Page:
Please don't go comparing and just work together with everyone. I've worked in other areas before (mechanic, computers, cook, sales etc) I couldn't beleive how katty nursing was once I got into it as a male. I saw alot of nurses eating their own young, pretty sad as the physiotherpay/ot/other groups treat each other with a great deal of respect. This is what we have to change.

    What i have learned is that when i get a student, I don't care what school or degree they have i will treat them all equally and ensure a positive learning environment for them.

    peace

    Gman
  11. by   Silverdragon102
    We get the same in the UK forum but there are some things taught the old way which was good and is missed now. On a few occasions I have had 3rd students come to the ward and they didn't know how to take blood pressure or even know what was norm and abnormal, now I am sorry but that is appalling and shouldn't happen. Yes there is both good and bad in both old and new ways of teaching, just a shame things can't be combined and make one good way
  12. by   elkpark
    Quote from Silverdragon102
    We get the same in the UK forum but there are some things taught the old way which was good and is missed now. On a few occasions I have had 3rd students come to the ward and they didn't know how to take blood pressure or even know what was norm and abnormal, now I am sorry but that is appalling and shouldn't happen. Yes there is both good and bad in both old and new ways of teaching, just a shame things can't be combined and make one good way
    I agree completely -- we have the same situation in nuring education in the US.
  13. by   NotReady4PrimeTime
    fenders, are you suggesting that diploma-trained nurses can't integrate evidence-based practice into their own practice? Or that their learning stops when they graduate? Not so. I have an office filled with nursing research and nursing resources; I just spent 8 days and more than $2000 of my own money to attend the American Association of Critical-Care Nurses National Teaching Institute. I take what I learn back to my unit and spread it around. And speaking of my unit, when I look at the nurse at the next bedside, if they were hired before I was I have no idea what kind of educational preparation they received. We all do the same job, some of us do it better than others, but at the end of the day, I can't tell who has a degree and who doesn't. My point was that the nursing education programs have to find a way to keep the "nursing" in nursing education, because being able to write a perfect APA format paper on Maslow's Hierarchy of Needs isn't going to help me when my patient tamponades, bleeds into his head or has a tension pneumothorax. Nor am I going to be mentally calling up statistics on cardiac tamponade while I'm bolusing and starting CPR. Yes it's good to know the 'whys and wherefores', but we still need to learn the 'how'. Now please let's all just get along!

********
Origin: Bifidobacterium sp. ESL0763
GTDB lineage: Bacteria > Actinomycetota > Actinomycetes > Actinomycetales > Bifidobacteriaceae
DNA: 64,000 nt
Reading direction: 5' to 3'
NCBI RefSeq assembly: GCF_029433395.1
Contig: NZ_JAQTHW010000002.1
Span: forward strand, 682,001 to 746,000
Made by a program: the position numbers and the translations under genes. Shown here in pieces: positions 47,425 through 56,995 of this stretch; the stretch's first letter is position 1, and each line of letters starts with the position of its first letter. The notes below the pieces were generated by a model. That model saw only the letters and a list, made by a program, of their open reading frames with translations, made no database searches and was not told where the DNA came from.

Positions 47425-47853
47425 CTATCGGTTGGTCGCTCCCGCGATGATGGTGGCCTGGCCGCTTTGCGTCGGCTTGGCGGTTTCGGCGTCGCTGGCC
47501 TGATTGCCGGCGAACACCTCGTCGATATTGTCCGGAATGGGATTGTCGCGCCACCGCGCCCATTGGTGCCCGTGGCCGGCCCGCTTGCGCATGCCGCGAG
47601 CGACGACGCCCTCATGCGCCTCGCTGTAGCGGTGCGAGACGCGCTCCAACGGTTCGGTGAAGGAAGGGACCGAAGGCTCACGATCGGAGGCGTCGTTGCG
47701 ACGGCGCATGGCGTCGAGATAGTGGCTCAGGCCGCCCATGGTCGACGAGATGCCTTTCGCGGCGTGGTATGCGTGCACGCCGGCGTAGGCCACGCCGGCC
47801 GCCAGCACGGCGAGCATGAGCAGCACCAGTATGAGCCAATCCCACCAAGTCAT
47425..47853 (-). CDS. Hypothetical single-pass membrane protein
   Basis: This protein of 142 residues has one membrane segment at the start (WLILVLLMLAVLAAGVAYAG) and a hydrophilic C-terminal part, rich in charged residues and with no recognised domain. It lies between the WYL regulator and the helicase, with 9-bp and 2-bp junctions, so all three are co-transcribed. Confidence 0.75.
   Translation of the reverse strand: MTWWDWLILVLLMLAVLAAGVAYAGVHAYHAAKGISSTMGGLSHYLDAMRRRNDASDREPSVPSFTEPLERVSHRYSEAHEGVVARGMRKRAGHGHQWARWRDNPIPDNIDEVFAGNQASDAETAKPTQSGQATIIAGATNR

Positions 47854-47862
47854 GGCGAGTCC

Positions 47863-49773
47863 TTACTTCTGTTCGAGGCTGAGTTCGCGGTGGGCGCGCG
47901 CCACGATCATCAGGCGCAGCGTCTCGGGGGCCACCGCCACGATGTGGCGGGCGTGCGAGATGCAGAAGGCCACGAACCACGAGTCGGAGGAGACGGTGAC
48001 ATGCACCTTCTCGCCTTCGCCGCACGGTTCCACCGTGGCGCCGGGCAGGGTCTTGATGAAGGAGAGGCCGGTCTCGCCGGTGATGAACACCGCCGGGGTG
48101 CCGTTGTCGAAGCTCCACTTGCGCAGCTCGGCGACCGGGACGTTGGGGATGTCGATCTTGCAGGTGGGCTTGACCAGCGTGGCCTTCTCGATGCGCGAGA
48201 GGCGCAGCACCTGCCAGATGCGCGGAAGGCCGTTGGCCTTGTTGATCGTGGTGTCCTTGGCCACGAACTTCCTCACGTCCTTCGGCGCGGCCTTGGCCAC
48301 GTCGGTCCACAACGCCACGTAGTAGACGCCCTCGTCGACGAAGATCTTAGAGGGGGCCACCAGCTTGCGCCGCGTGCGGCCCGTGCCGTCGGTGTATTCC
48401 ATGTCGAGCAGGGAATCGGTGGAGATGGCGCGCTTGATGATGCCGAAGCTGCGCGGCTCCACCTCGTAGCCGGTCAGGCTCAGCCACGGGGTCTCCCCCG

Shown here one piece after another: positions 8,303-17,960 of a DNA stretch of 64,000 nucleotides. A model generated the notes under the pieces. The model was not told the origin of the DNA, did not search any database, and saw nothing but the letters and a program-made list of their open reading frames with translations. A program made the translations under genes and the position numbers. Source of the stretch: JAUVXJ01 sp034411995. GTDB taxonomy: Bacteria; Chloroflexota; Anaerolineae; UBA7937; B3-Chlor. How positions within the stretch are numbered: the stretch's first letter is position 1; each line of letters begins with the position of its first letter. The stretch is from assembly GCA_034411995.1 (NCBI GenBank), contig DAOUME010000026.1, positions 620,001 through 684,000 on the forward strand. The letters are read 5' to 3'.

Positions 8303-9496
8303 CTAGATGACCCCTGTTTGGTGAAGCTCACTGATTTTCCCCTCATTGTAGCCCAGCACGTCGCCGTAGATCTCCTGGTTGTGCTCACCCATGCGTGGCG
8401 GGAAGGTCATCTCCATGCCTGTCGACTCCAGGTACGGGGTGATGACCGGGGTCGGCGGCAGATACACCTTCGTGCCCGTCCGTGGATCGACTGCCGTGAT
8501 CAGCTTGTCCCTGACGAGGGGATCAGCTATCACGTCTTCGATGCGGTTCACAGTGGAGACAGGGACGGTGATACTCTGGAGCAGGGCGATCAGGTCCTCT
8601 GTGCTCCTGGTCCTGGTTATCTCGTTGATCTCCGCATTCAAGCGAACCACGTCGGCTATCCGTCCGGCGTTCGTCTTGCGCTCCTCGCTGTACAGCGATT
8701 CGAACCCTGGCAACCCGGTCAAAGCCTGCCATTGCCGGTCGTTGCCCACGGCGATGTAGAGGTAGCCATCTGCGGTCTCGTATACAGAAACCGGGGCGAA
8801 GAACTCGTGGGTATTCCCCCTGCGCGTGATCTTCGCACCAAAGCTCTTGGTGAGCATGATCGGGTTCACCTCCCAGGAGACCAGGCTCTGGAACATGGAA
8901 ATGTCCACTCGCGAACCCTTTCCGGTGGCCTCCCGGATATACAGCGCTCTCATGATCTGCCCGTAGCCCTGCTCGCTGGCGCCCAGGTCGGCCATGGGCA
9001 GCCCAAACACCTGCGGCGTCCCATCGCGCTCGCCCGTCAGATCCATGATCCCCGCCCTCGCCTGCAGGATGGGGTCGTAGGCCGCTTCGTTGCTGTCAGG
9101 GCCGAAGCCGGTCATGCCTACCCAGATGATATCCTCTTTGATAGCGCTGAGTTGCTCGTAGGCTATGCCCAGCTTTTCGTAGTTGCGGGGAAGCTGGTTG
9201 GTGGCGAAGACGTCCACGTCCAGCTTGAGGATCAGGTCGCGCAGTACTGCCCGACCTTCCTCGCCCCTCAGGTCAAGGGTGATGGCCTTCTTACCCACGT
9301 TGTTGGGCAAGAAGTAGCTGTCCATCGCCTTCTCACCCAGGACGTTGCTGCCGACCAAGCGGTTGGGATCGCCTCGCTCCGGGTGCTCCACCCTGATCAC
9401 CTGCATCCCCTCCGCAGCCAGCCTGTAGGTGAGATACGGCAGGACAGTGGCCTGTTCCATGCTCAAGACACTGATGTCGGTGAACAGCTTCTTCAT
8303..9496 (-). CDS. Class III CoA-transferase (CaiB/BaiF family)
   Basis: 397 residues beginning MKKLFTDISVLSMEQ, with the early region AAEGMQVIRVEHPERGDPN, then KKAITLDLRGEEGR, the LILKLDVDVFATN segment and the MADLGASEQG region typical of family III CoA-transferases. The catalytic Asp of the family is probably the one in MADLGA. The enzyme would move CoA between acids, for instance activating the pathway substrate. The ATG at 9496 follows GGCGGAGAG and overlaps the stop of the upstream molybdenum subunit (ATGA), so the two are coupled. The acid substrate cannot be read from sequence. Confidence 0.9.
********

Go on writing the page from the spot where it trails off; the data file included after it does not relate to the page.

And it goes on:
14. by   fenders
    My dear, I am not suggeting one is better than the other, that is what you were suggesting. I was only trying to give you an understanding of where the university is coming from. things have changed. there are alot more nursing students then there were in the past and it's very complicated to try and fit every student into a mat ward, emerg, psych etc. Of course diploma nurses can use research as long as they have taken a research course to understand how to read the variables to determine whether the research is statistically significantly, peer reviewed. The other concept of the university experience was to give students an experience of life by making them take some non nursing electives, sociology, psych, geography, etc.

    I don't disagree with you guys that you had a more thorough clinical training in school. I wish we had that experience but I had learned most of what I learned out in the field. The student that didn't know how to take blood pressure doesn;t tell me much, was it manual bp he couldn't take, I know I initially had an issue with the welsh and allyn machines which had faded buttons and tried to figure out how to work it and it's very frustrating when you get attitude instead of assistance. I know med students exp a similar experience. I know some fourth year med students who didn;t know what metabolic acidosis is or also had some probs with bp. they know the disease desc very well.

    My main point is that we all meed to respect each other in this field and stop eating our young and guide them instead. It would be nice to see that. I remmeber when i was a student there were some units/wards where the staff treated you like you were invisible. I said some not all.

    remmeber the saying about our children "we better be nice to our kids because they choose our nursing home" lol

    they could be taking car of you one day.

    Sorry Janfrn, not meaning to attack you, just frustrated when i hear comparisons on the unit and especialy when a new grad is critcized for their degree or diploma etc, vice versa. it doesnt matter to me, its the attitude that counts the most.